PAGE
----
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One of the reasons why we can neglect electron-electron interactions in metals is the fact that their coulomb interaction is screened. I'm confused about the nature of this screening. In the literature the process is usually described like this:

If we bring an additional charge inside a neutral metal, the coulomb potential of this charge will be screened due to electrons accumulating (or rejecting) at the charge. This leads to the Thomas-Fermi potential

$$ \phi(r) =\frac{e}{r}\,e^{-r/r_{TF}}.$$

But if we consider the potential between electrons in the neutral metal, the screening must have a different origin because the electron density is homogeneous. The above mentioned approach can't be the reason can it?

I think the only way for the electron-electron interaction to be screened in the neutral metal is by the presence of the positively charged ions. If we consider a small volume in the metal, the total charge inside will be zero so the long range potential falls off faster then $\frac{1}{r}$. It appears the literature claims that the other electrons are responsible for the screening but I can't see how this is possible.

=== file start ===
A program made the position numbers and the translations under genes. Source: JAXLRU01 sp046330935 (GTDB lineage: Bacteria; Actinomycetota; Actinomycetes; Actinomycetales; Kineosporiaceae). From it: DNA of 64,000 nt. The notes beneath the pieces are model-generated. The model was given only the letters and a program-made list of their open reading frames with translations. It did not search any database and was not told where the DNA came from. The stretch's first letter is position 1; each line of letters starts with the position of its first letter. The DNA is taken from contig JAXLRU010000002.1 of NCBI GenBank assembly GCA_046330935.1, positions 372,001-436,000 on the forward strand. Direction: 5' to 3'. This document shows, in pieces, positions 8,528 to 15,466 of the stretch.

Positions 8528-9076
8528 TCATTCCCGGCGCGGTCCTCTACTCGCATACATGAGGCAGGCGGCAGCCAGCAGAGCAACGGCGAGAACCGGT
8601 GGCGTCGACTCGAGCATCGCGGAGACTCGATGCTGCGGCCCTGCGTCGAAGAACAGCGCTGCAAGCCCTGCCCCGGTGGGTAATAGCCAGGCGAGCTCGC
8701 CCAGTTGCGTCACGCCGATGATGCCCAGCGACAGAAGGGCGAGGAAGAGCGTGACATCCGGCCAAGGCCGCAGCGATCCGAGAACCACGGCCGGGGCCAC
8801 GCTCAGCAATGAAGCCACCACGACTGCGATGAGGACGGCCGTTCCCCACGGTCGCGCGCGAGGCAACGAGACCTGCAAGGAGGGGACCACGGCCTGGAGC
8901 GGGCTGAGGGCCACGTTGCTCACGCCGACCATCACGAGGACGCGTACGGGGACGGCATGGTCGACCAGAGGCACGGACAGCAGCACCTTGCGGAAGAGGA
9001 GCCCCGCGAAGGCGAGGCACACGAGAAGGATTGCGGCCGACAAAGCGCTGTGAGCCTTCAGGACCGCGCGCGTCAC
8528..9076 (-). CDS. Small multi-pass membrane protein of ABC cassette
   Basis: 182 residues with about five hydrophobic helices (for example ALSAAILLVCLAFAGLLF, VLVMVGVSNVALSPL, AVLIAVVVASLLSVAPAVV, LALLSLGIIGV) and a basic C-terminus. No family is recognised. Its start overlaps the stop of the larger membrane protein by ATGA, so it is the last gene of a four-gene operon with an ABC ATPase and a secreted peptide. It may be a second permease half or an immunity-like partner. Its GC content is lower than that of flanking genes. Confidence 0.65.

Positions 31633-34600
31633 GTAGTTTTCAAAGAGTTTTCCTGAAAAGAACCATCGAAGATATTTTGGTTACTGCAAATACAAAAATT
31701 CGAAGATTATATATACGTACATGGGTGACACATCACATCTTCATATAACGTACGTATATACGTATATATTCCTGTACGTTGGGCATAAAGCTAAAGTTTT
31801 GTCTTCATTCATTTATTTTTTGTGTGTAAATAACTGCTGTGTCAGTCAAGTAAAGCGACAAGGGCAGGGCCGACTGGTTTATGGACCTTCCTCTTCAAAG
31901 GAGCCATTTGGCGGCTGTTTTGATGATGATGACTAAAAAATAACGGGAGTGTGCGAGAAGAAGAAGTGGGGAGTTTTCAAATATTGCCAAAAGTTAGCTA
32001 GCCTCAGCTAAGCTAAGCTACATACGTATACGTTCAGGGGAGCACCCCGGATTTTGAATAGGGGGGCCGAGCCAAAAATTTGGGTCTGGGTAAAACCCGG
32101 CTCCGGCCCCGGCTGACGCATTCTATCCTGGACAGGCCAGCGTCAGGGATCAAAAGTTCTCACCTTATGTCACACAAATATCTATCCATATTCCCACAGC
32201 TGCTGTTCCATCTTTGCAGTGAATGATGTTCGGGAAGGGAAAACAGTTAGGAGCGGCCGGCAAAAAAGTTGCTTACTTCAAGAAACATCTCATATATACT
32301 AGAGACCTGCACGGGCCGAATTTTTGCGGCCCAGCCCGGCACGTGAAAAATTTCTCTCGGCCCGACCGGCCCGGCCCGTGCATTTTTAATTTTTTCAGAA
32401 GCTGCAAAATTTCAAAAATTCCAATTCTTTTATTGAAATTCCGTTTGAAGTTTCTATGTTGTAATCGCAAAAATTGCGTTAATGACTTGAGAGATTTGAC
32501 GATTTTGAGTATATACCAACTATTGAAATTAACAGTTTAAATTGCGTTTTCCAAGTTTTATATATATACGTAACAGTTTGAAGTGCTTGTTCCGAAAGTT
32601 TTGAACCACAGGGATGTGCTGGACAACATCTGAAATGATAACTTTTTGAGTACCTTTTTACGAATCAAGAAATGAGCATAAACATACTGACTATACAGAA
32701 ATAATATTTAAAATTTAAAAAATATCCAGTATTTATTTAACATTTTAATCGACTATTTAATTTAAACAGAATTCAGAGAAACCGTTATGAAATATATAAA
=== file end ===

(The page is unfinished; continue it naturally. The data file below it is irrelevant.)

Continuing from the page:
Edit: Maybe I should rephrase the question. In the literature, it seems the mechanism behind the screening is the dynamics of the electrons, rather then the presence of the ions, so my question is

Q: How can this possibly be true, given that the electron distribution is homogeneous?

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  • $\begingroup$ in neutral metal it is the positive Ions. the mentioned screening is only for extra charges. $\endgroup$ – trula Aug 10 '20 at 14:00
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Maybe not very useful regarding you question, but other way to see why e-e interactions in a metal can be neglected is by comparing typical kinetic to potential energy.

$ E_F = \hbar^2k_F^2/2m$ and $U_{e-e} = e^2/{4\pi\epsilon_0d}$.

Using the free electron relation $k_F = (3\pi^2n)^{1/3}$ and $d^{-1} \approx n^{1/3}$ you get

$E_F/U_{e-e} \approx 5 a_B n^{1/3}$

where $a_B$ is the Bohr radius in SI units. When the potential energy is equal to or larger than the kinetic energy it is also known as the Mott criterion. The insight of appx is that counter-intuitively, as the density increases e-e interactions are negligible.

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  • $\begingroup$ Yes there are multiple reasons why we can neglect the interaction and I agree that for high densities it becomes a perturbation. Here I'm however only concerned with the screening argument. $\endgroup$ – curio Aug 10 '20 at 20:09

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